|MILESAGO: Australasian Music & Popular Culture 1964-1975||Music Festivals|
FAIRLIGHT - "THE TIMELESS TRIP"
Article by Terry Stacey
|Dates: 10 & 11
Location: Fairlight, NSW (near Mittagong)
Ticket price: unknown
Nutwood Rug Band
The Fairlight Festival was held on the Easter long weekend of April 1971 and boasted a strong lineup of Sydney-based bands. Although advertised as "The Timeless Trip", this early Aussie rock festival was in fact a bit of a bummer, and like the ill-fated Mulwala Festival the following year, it was marred by those all-too-familiar festival hassles — poor organization, meagre facilities, bad weather and too much alcohol.
Fairlight is about 10 kms south of Mittagong, which itself is about 100 kms South of Sydney. The site was on a property (reputedly once an Aboriginal tribal ground) about 2 kms east of where the present M4 Motorway crosses the Old Hume Highway. Organisers provided the bare minimum of facilities -- no showers, primitive toilets and a few drums of drinking water.
Announcer Jeff Canters ambitiously started the festival on time at 10am Saturday -- even though the amplifiers had not yet arrived! First up was Jeannie Lewis who did an acoustic set (not surprising given the lack of sound gear at that stage). Once the amps arrived The Cleves did a rollicking set, followed by Khavas Jute who maintained the energy, although their set was shortened as they had to go on to another gig. However their lead guitarist Dennis Wilson impressed the crowd with his wah-wah guitar work. Steve Phillipson, ex-Velvet Underground vocalist), entertained the restless crowd with a solo acoustic set (a la John Sebastian) later in the evening. He was followed by Sydney band Wildwood who presented a set of Steppenwolf and Three Dog Night covers. Their improvised lead guitar solo went down particularly well. Blackfeather’s set kept a high going. Tamam Shud who went on at midnight bravely, or madly, depending how you look at it, played on through a torrential rainstorm.
Because of the bad weather, Sunday morning’s planned "Dawn Ritual" was abandoned. Instead a bunch of the musos played a ninety-minute improvised set. This was followed by a jam by Nutwood Rug, but by then most of the 4000-strong audience had left.
The police who attended busted some dope-smokers during the festival but the audience was largely comprised of "drunken yobbos". Like Ourimbah, a lot of rubbish was left behind after it had finished. Typically, the organisers had made no provision for the possibility of rain which, being the Southern Highlands at Easter, it did copiously, leaving the crowd to slosh around in large quantities of mud on the second day. This scenario would be repeated at Mulawa, held almost exactly a year later. To top it all off the organisers had $4000 stolen.
Reviewing the event in Go-Set
filmmaker Albie Thoms commented: "If this was a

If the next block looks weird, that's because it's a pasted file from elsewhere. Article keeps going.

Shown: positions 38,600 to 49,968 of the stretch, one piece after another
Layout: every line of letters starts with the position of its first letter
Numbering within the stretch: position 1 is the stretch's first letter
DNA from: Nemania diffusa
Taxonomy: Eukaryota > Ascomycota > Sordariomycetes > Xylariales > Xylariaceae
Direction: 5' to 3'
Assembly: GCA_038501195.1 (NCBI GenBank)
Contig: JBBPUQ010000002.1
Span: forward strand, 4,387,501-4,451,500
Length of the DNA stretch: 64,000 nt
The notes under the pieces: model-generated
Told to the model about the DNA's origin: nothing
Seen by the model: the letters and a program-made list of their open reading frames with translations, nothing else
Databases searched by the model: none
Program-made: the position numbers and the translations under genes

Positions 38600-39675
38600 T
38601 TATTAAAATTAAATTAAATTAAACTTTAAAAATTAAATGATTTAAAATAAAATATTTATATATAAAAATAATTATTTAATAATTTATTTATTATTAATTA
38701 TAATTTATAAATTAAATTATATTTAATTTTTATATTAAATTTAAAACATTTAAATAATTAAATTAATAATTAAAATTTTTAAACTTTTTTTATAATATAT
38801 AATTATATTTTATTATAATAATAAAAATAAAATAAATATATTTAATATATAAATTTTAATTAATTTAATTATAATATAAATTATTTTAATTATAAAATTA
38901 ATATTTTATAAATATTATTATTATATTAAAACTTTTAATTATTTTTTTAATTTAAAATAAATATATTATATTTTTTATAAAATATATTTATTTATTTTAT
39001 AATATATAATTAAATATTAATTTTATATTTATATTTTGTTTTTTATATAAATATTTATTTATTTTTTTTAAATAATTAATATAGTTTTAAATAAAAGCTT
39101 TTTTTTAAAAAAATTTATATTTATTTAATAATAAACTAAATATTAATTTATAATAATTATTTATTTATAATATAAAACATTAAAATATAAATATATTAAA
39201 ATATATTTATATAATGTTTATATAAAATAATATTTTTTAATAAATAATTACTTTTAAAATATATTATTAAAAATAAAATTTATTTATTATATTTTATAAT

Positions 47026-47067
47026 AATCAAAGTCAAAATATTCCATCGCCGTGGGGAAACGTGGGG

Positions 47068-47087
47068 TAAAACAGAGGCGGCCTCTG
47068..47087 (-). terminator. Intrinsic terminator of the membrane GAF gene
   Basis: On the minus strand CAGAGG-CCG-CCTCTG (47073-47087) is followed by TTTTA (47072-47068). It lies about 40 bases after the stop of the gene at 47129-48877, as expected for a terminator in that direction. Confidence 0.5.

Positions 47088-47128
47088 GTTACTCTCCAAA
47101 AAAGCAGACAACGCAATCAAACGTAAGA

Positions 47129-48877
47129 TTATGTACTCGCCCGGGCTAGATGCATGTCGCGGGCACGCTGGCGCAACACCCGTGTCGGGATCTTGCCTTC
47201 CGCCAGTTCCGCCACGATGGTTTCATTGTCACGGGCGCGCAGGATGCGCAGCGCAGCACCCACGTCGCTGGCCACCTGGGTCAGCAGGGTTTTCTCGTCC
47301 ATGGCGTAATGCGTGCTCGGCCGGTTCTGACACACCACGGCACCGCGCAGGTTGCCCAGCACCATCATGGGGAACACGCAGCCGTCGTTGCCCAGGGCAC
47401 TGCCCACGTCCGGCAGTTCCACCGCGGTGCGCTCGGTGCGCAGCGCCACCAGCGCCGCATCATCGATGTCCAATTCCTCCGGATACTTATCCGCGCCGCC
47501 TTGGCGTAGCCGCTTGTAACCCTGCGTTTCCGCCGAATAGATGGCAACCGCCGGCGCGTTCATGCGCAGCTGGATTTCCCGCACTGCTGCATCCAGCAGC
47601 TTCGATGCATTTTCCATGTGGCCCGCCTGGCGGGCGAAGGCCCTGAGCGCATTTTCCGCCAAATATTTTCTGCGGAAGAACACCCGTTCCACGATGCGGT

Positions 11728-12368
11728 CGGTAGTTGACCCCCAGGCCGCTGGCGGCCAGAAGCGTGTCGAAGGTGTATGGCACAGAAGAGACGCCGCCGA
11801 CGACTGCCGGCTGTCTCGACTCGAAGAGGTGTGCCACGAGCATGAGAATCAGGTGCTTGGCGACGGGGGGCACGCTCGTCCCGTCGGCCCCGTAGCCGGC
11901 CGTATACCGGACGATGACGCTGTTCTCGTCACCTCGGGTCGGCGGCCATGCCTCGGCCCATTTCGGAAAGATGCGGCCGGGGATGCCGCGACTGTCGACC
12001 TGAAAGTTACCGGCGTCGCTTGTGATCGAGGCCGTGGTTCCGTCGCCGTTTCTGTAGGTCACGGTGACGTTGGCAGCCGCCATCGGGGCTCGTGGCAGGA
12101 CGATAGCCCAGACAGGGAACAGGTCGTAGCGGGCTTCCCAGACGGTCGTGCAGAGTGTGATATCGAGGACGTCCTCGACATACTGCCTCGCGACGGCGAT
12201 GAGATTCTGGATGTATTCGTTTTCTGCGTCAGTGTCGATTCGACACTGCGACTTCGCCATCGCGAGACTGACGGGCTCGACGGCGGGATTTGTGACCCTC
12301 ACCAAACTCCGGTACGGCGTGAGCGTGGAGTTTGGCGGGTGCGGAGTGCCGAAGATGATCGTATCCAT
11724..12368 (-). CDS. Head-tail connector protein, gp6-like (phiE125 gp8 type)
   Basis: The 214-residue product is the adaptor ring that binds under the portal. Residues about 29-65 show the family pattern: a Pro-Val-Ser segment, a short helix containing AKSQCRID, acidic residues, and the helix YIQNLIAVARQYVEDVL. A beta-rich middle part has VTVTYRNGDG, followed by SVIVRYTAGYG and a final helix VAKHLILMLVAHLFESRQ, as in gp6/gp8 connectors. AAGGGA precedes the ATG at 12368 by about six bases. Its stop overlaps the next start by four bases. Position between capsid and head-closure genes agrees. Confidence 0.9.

demonstration of the new life-style, then it was right off."
Recollection by Terry Stacey:
"My band Wildwood was booked to do a set on
the Saturday night. I didn’t get to see any of the other
acts, except Steve Philipson who was on before us, as one of the band
had got married that day, and after the reception finished we all had
rushed out, dropped wives/girlfriends off, picked up our gear and
roared down the old Hume Highway to get there late in the evening. The
stage area itself was in a big clearing with lots of gum trees all
around, probably quite beautiful normally. The parking/camping area,
where the food/drink concessions were, was in a separate big paddock
back up towards the highway. If I recall correctly, the stage itself
was made up of two big semi-trailer flattops put together. The stage
itself had no roofing or covering, as you can see in the attached
photo. Fortunately it didn’t rain while we were on, although
it had before, and did later."
"We went down well with the audience, our main setpiece being a long, long version of the Blood, Sweat & Tears song 'My Days Are Numbered' which featured a long improvised guitar solo/percussion section. Our lead guitarist, Mick Willens, stole the show by playing bare chested, wearing only a sheep skin waistcoat, and using an empty vodka bottle, which he had just finished off on stage, as a slide on his guitar. This went down very well with the mainly drunken yobbo crowd, many of whom had come down from the Liverpool/ Campbelltown area, where he was quite well known and had a bit of a following for these stage antics. Normally Wildwood tried to play a little more sophisticated (tight harmonies & flute work) than that but it seemed to suit the occasion. I don’t think there was much of that supposed peace and love thing in the air at Fairlight ... it was mainly mud and drunken yobbos!"
References / Links
"Did We Blow It?"
Go-Set magazine, 13 April 1971